In a country where Catholic majority views on homosexuality clash with the government's recognition of gay marriage, gay pride organizers use smaller regional venues to build momentum for a national parade in Madrid.

Thousands of people celebrated gay pride in Spain along with New York City, San Francisco, and Paris on Saturday. Demonstrations in Barcelona, Valencia, Bilbao and Zaragoza celebrated the thirtieth anniversary of Gay Pride Day in Spain with novel activities such as planting flowers and raising rainbow flags.

An event in the central city of Talavera de la Reina honored gay rights by planting a pride-colored flower bed in a park. A rainbow flag, the international symbol for gay rights, was raised by the Santa Cruz City Hall on Tenerife in the Canary Islands on the strings of a Handel concert, reports the Spanish news agency Efe.

But in Spain this was just a warm-up for a national act to follow.

Spain's giant national gay pride parade is set for Saturday, July 5th in Madrid. An estimated 1.5 million people are expected for a gay pride parade winding down the streets of the country's capital city.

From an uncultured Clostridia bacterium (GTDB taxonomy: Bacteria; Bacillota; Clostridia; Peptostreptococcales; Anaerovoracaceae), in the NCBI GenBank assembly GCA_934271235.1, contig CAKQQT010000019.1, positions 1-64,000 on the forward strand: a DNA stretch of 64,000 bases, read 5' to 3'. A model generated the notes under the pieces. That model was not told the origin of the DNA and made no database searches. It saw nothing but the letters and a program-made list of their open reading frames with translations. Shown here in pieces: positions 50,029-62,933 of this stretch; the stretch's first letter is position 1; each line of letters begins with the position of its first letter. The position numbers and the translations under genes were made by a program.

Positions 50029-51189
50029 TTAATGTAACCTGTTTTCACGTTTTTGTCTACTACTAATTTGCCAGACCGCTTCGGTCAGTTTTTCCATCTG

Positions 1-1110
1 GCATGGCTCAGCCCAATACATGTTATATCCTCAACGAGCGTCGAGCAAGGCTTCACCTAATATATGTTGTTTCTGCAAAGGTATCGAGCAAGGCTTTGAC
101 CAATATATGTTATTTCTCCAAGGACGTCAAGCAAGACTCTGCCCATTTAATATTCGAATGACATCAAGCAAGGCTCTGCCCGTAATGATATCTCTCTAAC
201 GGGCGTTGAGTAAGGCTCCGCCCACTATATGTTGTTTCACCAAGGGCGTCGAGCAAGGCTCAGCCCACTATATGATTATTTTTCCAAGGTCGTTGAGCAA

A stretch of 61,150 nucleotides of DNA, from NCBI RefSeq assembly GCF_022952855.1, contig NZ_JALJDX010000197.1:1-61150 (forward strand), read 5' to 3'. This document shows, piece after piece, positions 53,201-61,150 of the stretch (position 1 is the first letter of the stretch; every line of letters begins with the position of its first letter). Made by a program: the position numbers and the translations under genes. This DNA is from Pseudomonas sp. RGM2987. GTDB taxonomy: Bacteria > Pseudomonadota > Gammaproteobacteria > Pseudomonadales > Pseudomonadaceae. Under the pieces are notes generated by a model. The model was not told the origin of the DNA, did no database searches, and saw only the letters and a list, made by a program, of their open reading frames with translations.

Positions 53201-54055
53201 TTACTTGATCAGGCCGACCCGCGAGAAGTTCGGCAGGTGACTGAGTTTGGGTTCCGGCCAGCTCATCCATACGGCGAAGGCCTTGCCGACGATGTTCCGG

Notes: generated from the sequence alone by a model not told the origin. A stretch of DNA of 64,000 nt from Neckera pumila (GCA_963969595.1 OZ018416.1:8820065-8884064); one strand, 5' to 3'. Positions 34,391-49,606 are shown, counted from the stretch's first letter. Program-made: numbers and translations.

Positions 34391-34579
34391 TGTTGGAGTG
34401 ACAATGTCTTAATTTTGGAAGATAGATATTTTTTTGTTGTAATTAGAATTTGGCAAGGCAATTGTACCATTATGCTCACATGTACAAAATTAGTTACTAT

Like parades in the U.S., Spaniards plan to celebrate recent gay rights victories. Re-election of the progressive Socialist party in the spring – despite condemnations by the Catholic church and the Pope – ensured gay marriage rights will not be rolled back anytime soon.

A monthslong calendar of cultural events runs alongside gay pride. The Festival Visible 2008 brings together cultural events at diverse city venues. Celebrating its 4th year, Visible offers dance, music, films, and theater options that celebrate or inform on GLBT issues. Pride week highlights include a Gloria Gaynor concert and a Tom of Finland retrospective.